Archaeologists Find 850 Year Old Seeds From An Extinct Squash. Watch What Happened Next

When archaeologists were digging in the First Nations Menominee Reservation in Wisconsin back in 2008, they discovered a tiny clay pot. The vessel was “about the size of a tennis ball,” the Garden of Learning’s coordinator, Brian Etkin, told APTN.

The little piece of pottery was determined to be 850 years old, but an even greater wonder was what the archaeologists discovered inside the pot; seeds of an extinct species of squash which was presumed to be lost forever!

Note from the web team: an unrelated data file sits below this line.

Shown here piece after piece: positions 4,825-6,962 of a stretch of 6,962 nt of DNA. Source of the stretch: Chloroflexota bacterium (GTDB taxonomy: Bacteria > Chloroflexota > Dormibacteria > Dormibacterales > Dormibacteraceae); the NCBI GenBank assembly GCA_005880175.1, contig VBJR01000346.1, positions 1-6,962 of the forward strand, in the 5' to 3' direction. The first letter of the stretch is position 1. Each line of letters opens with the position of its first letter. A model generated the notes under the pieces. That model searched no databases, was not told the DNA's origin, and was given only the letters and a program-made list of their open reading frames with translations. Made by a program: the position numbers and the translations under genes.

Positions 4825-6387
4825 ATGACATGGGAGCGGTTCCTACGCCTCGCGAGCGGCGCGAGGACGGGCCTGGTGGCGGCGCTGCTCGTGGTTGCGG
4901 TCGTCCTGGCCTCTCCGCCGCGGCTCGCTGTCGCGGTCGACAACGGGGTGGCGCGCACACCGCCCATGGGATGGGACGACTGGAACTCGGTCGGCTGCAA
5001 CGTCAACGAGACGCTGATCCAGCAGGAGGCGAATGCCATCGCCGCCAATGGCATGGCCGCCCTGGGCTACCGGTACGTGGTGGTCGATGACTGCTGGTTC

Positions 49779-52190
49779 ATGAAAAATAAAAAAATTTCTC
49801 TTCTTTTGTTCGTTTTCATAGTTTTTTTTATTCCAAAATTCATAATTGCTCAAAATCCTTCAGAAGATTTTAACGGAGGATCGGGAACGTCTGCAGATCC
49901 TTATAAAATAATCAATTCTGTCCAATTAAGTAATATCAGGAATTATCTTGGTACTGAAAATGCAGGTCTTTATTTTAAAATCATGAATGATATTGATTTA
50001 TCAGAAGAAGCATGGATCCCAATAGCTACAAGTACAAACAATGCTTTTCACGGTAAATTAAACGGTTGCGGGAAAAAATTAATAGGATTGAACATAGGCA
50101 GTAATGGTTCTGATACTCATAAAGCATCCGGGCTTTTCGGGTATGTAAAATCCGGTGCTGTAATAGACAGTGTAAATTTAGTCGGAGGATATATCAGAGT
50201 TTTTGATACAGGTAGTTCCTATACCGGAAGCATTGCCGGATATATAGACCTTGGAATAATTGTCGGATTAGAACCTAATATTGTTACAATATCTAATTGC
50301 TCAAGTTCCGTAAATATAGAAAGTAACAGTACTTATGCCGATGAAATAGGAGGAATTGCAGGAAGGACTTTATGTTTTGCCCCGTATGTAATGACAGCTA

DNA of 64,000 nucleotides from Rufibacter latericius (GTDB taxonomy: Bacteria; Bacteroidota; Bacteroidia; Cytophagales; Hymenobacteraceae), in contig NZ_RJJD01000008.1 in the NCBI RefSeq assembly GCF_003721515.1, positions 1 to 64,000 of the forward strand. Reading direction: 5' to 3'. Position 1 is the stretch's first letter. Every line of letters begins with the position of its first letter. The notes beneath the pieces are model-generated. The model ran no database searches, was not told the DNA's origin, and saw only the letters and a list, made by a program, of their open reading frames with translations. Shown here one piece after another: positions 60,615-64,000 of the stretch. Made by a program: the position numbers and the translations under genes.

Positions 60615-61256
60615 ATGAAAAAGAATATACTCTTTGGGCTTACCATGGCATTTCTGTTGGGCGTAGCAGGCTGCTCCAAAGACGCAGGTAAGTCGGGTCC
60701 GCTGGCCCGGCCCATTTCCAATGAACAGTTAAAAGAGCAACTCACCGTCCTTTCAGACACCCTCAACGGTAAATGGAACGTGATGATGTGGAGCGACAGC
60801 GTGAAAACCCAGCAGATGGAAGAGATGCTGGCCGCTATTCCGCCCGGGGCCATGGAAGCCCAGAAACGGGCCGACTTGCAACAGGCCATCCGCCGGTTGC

The seeds were likely buried in the pot as a method of storing food supplies.

Now, seven years after making this stunning discovery, the students in Winnipeg have been able to regrow the once-lost vegetable, using it to prepare a harvest feast. The scientific name of the squash is cucurbita maxima, but it has been dubbed Gete Okosomin, which means “cool old squash” in Anishinaabe, an indigenous Canadian language.

More seeds have been distributed around, and the squash is making a come-back.

What a fascinating look into the amazing world of plants! To see more of the 850-year old giant squash, watch the video here.

Featured image screen cap from Youtube video.